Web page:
The film, (showing in select markets), explores disobedience, detailing those involved, as well as the type of disobedience. It’s an engrossing and emotional love opus from Chilean director Sebastián Lelio marking his English language debut, following “A Fantastic Woman”, a film well received at festivals this year (reviewed recently in this column).

Ronit Khruska (Rachel Weisz), returns to her Orthodox Jewish community in London after the death of her rabbi father and stirs up controversy when she shows an interest in an old childhood friend. She is living her life as a photographer in New York. During a photo shoot she is informed of her father’s passing. Stunned by the news and in a vulnerable state, she drinks up at a local bar and embarks on a one nighter with a stranger.

Ronit flies home to London where she feels out of place in the Orthodox Jewish community she left behind. Dovid Kuperman (Alessandro Nivola), a son figure to her Rabbi father, is surprised by the unexpected return of his childhood friend.

Her aunt Fruma greets her more openly, though the air is frosty between Ronit and her uncle Moshe (Allan Corduner). Ronit is both upset and angry that she was not informed of her father’s illness and that her father’s obituary claims he was childless.

Despite tension surrounding Ronit’s sudden departure in the past, Dovid invites her to stay with him and his wife. She is startled to learn that he is married to their former best friend Esti (Rachel McAdams), now a teacher at an Orthodox girls’ school. It is uncomfortable between the two women; a complicated past is clearly hanging over them.

The plot reveals Ronit and Esti were more than friends – it wasn’t just religion she was fleeing but forbidden love. The feelings between the two are still evident. The film cunningly lets the viewer decide just how open a secret their relationship always was.

Rachel Weisz, Rachel McAdams and Alessandro Nivola dominate the film with quiet yet powerful performances.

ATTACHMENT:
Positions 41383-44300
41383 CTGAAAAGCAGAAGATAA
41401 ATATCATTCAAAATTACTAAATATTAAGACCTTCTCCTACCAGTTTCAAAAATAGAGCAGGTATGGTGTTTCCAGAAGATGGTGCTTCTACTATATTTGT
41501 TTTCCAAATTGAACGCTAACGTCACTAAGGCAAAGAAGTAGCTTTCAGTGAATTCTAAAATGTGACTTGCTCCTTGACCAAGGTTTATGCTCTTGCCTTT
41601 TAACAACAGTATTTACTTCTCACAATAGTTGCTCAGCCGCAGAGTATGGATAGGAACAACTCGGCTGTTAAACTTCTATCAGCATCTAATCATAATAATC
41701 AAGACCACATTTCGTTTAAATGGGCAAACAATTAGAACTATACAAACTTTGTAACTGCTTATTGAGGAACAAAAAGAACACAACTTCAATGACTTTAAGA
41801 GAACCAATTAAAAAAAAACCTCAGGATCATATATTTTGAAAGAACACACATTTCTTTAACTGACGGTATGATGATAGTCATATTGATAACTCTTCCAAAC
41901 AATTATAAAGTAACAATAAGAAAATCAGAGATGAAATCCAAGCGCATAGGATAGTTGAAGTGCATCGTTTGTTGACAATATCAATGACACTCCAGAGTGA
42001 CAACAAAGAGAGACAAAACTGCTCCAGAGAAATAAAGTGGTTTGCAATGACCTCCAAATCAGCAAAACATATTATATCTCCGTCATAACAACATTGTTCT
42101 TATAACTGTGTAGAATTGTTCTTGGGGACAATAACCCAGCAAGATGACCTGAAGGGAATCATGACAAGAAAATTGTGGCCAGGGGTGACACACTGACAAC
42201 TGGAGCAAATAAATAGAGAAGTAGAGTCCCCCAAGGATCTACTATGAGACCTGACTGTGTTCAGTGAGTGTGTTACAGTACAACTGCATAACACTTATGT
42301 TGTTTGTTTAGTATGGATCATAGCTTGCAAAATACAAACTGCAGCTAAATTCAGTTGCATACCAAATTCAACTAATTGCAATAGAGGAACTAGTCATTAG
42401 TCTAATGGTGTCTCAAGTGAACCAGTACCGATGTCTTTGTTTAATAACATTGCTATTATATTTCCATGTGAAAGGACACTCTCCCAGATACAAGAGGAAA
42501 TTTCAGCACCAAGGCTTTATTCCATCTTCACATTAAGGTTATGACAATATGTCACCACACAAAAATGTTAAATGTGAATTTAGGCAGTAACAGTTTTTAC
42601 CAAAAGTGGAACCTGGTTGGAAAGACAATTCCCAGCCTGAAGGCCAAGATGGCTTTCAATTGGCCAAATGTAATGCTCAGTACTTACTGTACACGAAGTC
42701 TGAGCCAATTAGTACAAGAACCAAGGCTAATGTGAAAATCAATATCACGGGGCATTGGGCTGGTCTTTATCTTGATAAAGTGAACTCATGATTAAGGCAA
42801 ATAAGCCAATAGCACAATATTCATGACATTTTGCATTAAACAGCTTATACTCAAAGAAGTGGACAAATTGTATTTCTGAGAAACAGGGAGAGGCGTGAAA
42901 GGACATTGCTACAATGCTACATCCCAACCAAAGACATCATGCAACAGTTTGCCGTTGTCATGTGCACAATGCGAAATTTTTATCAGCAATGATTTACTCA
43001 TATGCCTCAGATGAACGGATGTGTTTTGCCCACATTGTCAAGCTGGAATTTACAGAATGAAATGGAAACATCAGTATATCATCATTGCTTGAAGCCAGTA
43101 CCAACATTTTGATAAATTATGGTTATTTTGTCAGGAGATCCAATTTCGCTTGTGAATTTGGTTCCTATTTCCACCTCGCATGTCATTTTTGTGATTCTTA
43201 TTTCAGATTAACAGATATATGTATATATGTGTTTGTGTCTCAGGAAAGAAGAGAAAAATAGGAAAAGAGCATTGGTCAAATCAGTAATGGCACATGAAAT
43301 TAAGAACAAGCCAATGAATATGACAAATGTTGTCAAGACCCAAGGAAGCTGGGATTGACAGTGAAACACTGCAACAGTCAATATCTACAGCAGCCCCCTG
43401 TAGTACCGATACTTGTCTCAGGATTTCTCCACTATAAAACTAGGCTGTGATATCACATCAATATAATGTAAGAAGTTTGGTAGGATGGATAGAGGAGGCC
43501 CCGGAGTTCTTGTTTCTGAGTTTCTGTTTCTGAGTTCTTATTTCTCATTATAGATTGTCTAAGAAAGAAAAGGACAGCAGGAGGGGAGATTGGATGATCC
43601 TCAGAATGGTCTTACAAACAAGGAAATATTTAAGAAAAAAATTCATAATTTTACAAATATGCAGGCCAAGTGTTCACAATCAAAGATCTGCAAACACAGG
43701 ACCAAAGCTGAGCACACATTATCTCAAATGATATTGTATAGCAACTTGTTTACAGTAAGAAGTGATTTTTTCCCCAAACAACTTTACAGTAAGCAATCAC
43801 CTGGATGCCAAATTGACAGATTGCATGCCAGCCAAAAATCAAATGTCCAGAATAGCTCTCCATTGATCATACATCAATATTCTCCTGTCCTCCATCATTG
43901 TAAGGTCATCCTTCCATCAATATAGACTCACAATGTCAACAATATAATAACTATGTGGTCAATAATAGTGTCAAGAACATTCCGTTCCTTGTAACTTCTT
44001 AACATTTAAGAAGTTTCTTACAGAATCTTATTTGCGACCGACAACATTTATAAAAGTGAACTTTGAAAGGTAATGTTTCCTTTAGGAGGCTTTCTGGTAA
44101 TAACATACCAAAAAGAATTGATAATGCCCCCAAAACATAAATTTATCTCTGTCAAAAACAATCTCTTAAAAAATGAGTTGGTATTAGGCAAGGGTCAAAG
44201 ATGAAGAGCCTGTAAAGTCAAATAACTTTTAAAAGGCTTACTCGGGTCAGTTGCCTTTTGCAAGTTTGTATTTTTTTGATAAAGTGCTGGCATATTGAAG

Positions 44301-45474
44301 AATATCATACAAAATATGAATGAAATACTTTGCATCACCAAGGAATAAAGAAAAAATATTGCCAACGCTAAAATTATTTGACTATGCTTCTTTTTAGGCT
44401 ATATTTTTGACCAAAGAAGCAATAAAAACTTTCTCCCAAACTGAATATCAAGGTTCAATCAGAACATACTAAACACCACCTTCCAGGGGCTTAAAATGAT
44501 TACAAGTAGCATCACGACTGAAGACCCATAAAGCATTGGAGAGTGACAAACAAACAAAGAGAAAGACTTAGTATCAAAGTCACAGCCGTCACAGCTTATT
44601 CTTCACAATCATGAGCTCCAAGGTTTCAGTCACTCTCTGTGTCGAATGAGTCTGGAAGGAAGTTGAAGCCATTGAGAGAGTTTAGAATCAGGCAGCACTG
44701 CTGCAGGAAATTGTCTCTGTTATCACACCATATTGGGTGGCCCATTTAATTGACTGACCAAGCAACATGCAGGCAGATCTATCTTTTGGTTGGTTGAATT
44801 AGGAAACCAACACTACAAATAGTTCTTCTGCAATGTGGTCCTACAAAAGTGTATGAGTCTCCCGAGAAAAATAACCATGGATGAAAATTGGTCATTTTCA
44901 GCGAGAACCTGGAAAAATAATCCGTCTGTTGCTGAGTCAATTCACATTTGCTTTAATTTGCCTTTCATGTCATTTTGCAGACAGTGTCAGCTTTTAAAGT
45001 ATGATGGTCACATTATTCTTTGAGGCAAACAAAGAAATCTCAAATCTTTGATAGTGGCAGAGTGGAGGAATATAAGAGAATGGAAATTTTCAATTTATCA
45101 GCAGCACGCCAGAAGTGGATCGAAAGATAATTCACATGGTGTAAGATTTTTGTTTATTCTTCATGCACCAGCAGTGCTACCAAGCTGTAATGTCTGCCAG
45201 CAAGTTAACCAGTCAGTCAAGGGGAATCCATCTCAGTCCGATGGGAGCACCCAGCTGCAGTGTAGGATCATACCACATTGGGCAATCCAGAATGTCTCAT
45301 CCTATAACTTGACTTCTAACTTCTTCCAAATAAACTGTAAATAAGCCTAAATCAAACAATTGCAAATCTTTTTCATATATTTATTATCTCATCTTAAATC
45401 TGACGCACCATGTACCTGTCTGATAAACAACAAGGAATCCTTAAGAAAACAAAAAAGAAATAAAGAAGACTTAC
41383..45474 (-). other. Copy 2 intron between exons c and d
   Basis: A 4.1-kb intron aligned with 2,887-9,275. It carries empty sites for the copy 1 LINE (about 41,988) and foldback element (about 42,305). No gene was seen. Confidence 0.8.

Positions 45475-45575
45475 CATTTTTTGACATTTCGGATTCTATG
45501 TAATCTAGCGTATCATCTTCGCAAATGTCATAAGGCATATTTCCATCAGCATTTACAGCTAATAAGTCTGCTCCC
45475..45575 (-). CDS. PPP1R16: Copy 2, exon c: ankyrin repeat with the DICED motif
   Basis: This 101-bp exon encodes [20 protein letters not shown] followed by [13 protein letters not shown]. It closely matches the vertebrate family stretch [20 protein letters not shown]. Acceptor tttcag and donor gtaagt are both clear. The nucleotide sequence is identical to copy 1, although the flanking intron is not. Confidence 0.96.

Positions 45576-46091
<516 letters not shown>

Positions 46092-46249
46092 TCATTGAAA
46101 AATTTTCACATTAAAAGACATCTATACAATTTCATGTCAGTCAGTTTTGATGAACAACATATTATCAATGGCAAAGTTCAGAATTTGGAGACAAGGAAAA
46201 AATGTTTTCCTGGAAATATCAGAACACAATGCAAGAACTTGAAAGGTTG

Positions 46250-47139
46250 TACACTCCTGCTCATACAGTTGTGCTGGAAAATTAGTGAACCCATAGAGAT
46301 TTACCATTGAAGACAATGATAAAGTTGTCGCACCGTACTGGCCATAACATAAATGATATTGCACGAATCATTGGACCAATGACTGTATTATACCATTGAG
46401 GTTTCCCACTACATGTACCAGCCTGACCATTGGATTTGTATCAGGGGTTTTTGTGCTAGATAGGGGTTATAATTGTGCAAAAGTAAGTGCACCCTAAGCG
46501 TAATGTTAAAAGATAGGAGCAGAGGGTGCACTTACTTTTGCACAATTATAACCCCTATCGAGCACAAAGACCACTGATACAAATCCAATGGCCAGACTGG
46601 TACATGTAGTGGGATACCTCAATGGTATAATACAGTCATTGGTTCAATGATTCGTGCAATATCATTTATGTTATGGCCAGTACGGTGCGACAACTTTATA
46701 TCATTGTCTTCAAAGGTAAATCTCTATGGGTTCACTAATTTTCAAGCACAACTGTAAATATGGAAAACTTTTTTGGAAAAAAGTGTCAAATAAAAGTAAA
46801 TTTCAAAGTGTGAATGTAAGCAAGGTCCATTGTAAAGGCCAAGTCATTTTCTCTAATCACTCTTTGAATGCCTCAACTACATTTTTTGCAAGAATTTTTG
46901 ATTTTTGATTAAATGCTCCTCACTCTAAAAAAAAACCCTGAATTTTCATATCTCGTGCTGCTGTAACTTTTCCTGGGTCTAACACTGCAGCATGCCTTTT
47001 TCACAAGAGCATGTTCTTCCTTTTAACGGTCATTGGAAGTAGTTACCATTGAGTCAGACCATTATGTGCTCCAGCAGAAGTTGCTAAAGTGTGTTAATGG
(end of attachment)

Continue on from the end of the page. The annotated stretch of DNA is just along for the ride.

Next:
“Disobedience” goes beyond just dealing with sex. It’s an art house film with sensitive passion involving religion, love, courage and claiming one’s life. Though a somewhat somber plot, the film deserves an audience for depicting conflicting emotions with artistic realism.



Something wicked this way comes….a tale of two witches in the blockbuster musical “Wicked,” a powerhouse on the Broadway stage since 2003 (and still running). The touring production is in performance at Toronto’s Ed Mirvish theatre.

The narrative, essentially a prequel to the Wizard of Oz, invents a back story leading to the events in the much loved Judy Garland film. Adapted from Gregory Maguire’s 1995 novel, ‘Wicked: The Life and Times of the Wicked Witch of the West’, it explores the early lives of Glinda, the goodie, and Elphaba, the future green baddie, and how this unlikely pairing become friends. The two met at university, and by a misunderstanding, wind up roommates. After an initial period of mutual enmity, the two begin to care for, and influence each other (expressed in the poignant duet “For Good”). Their choices and convictions take the two on widely different journeys in roles that provide distinctive characterisations whilst complementing each other’s performance. Even though she’s the “wicked witch”, there’s a kindness about Elphaba that draws you to her character and you feel for her throughout the show.

Wicked is a fantasy venture with substance, and emotional appeal in a superbly polished musical extravaganza driven by robust performances. The narrative blends romantic comedy with strong political undertones, an animal rights treatise with a talking goat and flying monkeys. It’s a parable on the pitfalls of getting what you want, a warning on the limits of friendship, and an homage to a classic film. The saga is centered on two women who are unrelated, yet have a complex emotional attachment, while still remaining starkly unique individuals.

It must be acknowledged of the impact made by Ginna Claire Mason (Glinda) and Mary Kate Morrissey (Elphaba) for their scintilating performances as the witchy witches. They have earned the leads in this excellent touring production, having stepped up from standby roles on Broadway as well as on-the-road. They make us laugh, and stir emotions in their bittersweet relationship.

The on stage witchcraft wafts over the audience; a cautionary tale about learning to live with one’s choices and doing so with magical enchantment. It reveals a lesson wrapped in heart warming entertainment, leaving one feeling bewitched at final curtain. It’s not easy being green, but “Wicket” makes audiences aware that an individual’s color, and being different, isn’t important.

Providing a Fresh Perspective for Burlington and Hamilton.




The King and I

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